I love Halo 3, you understand. But when it came out, and people asked me to describe it, my one-liner was, “Imagine if you had all the money in the world to spend on a game but couldn’t change anything.” Halo, conceptually, was as complete a thing as Mario Kart. To alter it too much, to push it in another direction, would be to destroy it. So we got flashes of user-generated content, multiplayer transparency, whatever. And, in the middle, Halo sitting there unchanged.
It’s not a problem Rockstar ever has to face. The joy of GTA is that it isn’t a complete thing. It’s endless. If the devs had all the money in the world to spend it wouldn’t be enough. There’s always something else which could fit in there without changing its core values. But with GTA IV, with as much money as it’s about possible for a videogame company to have, we saw what they could do. While it’s a step away from certain features of San Andreas, this is as maximalist as a game’s ever been, in terms of production values at least. The moment when you’re replaying a mission and you realise it’s got a completely different, brilliantly voiced conversation between the characters in the car is when you realise you’re a long way from most games’ occasional barks from whoever was passing through the studio at the time.
It’s quite the thing. It’s now on the PC. And it’s fundamentally the same as the console versions. I’d go and read our console-version review to catch up on the basics, and return here to see how things have changed.
Go! Seriously, we won’t steal your stuff while you’re away.
As conversions go, it’s an odd one. On some levels, it’s genuinely exemplary. Take the controls. Plug in an Xbox 360 pad and it works fine. Play with keyboard and mouse, and it’s great too – with the possible exception of going bowling, which seemed a little over-tricky. More so, have both plugged in at the same time, and you can skip between them as you feel like it.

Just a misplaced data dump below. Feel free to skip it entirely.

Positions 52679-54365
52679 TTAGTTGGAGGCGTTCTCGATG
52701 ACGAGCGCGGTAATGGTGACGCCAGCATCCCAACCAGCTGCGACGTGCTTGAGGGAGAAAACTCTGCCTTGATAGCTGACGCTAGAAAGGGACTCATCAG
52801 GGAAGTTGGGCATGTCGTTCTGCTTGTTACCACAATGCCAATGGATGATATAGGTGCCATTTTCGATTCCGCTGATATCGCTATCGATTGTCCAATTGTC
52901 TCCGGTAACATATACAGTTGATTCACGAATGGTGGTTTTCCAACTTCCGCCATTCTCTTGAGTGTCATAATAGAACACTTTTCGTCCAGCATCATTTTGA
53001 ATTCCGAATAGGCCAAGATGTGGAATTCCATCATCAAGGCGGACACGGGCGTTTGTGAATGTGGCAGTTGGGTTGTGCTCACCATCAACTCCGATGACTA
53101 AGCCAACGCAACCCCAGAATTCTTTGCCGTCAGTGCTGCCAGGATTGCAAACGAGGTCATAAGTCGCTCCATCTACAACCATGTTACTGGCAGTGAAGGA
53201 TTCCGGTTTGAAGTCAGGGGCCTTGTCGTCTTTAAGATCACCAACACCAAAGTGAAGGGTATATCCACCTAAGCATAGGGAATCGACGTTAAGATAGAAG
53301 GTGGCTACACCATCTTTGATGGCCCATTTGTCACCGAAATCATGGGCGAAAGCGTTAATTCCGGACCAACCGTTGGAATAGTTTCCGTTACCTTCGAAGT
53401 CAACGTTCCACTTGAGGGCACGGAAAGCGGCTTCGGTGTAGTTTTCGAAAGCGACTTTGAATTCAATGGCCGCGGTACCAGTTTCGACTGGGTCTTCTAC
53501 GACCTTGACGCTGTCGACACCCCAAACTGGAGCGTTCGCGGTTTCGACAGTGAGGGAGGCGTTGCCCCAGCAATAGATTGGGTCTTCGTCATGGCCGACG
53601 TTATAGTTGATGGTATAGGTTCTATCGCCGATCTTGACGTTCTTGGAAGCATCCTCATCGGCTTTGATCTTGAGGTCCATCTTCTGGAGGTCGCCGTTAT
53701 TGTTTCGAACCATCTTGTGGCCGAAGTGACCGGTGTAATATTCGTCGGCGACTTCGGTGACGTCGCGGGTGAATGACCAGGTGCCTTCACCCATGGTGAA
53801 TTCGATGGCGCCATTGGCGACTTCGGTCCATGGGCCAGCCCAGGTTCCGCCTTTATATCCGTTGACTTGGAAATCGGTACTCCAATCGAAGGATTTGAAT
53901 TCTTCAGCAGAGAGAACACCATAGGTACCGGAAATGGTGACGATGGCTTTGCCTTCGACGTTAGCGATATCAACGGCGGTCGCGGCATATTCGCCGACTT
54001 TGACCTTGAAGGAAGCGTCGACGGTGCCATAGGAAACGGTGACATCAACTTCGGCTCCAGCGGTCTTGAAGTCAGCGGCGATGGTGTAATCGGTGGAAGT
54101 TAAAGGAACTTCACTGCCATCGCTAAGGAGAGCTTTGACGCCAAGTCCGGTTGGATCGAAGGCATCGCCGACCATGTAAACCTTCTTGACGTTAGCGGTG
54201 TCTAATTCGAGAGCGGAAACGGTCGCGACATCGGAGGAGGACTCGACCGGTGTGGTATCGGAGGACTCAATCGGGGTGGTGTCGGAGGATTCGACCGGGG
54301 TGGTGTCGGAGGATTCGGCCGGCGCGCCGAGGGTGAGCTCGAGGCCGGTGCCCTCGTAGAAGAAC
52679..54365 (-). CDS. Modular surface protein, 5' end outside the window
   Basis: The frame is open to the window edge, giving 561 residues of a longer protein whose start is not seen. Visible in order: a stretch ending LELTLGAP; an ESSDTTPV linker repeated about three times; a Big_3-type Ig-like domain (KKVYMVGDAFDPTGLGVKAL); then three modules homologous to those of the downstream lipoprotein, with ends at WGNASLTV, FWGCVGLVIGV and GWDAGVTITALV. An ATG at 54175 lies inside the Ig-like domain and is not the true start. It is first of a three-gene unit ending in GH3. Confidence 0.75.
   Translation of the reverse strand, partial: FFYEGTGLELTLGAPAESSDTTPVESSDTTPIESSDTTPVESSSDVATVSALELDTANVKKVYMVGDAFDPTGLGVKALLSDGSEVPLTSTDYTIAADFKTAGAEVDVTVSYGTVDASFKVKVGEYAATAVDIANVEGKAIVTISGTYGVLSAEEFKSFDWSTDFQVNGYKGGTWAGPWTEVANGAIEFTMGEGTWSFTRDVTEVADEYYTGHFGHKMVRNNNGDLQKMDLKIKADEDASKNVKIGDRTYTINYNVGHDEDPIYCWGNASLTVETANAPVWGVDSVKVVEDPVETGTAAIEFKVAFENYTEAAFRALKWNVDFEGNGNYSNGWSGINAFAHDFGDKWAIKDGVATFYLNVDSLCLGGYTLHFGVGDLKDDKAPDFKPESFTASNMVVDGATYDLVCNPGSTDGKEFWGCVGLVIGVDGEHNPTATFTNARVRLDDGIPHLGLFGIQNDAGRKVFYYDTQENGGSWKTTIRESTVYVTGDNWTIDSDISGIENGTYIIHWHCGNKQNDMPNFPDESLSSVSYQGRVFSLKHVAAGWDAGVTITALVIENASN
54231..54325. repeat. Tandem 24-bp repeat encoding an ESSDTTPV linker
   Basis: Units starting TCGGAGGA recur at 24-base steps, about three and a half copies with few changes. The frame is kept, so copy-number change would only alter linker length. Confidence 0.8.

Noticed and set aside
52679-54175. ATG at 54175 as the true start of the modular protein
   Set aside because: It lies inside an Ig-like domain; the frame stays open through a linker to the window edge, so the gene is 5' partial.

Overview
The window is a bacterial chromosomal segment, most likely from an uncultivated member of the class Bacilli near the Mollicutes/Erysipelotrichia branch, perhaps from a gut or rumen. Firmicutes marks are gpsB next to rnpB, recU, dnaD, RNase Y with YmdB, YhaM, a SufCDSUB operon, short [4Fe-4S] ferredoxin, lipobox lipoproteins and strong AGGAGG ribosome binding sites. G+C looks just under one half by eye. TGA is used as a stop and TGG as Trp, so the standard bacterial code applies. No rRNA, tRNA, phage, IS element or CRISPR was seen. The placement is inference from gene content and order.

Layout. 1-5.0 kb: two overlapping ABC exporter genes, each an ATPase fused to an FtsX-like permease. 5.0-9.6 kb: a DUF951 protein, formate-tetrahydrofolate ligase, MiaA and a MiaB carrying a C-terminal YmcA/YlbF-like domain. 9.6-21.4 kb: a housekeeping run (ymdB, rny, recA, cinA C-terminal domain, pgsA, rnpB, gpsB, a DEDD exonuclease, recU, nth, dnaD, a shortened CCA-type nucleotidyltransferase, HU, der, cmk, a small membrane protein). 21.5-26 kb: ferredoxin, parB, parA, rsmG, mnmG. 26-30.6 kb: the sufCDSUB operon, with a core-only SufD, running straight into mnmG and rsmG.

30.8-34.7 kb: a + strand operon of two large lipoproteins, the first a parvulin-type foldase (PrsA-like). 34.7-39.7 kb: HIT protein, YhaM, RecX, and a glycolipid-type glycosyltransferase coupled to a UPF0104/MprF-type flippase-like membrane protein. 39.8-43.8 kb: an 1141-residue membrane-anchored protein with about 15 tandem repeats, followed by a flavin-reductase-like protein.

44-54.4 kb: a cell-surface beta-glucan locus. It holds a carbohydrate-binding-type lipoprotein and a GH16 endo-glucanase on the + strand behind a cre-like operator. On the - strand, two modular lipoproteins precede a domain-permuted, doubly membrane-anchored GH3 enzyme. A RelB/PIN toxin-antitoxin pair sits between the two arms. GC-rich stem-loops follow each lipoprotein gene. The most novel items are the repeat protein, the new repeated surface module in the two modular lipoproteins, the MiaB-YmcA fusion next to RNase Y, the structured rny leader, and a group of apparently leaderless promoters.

When I’ve previously played PC GTAs, I’ve used a dual set-up to skip between the joypad’s analogue controls for driving and revelling in the increased precision of the mouse for gunplay. I didn’t really use it this time around, but the option was nice to have. In practice, I found the heavy-steering model of the game meant that I did far better on keyboard, with the mouse-look allowing me to take in as much of the views as possible. Point being, however you want to play it, you can. And they want you to – I was especially impressed by how the tutorial instructions change automatically to the last control device you touched, so if you change your mind, it changes with you. Which is so basic it seems odd to single it out for special praise – but it’s a basic which isn’t actually basic for most devs yet. So well done, guys.
But on other levels, it hasn’t a clue. Like the vast majority of PC games, it auto-calculates its graphic settings. Unlike the vast majority of PC games, which generally underestimate what your PC can manage for the logical reason that a less-attractive game is less annoying than a less-playable one, its auto-calculation is more than a little optimistic. I had to knock down the default graphic options quite a bit on my PC (dual-core 2.4GHz, 2GB RAM, 640MB GeForce 8800) until I got an acceptable rate, and even then there was the occasional really nasty drop. While my experience was more pronounced than most, speaking to other reviewers via the secret review-grapevine lead to confirmation that fiddling to get it playable was universal.
That said, it’s worth noting that even turned down, Liberty City remains one of the most visually stunning places yet seen in videogames. And, in terms of future-proofing, there’s a lot of sliders that can be turned wayyyy up. In five years’ time, the PC version will be the definitive visual incarnation of Liberty City – playing with a draw-distance set around to 20 and traffic-density way low makes the prospect of those hitting the 100 exciting. But now… well, it probably still is the most attractive version, but it’s annoyingly fiddly to get there.
That’s the conversion aspects, but there’s more to GTA IV PC than just making it work on the beautiful beige box. What’s interesting is how it’s expanded to the new format. The one which will be impossible to ignore for everyone – even the people who don’t play the game – is the replay editor. It’ll be impossible to ignore, as YouTube will soon be full of people lobbing up their machinma of simulated pixelated-anal-entry.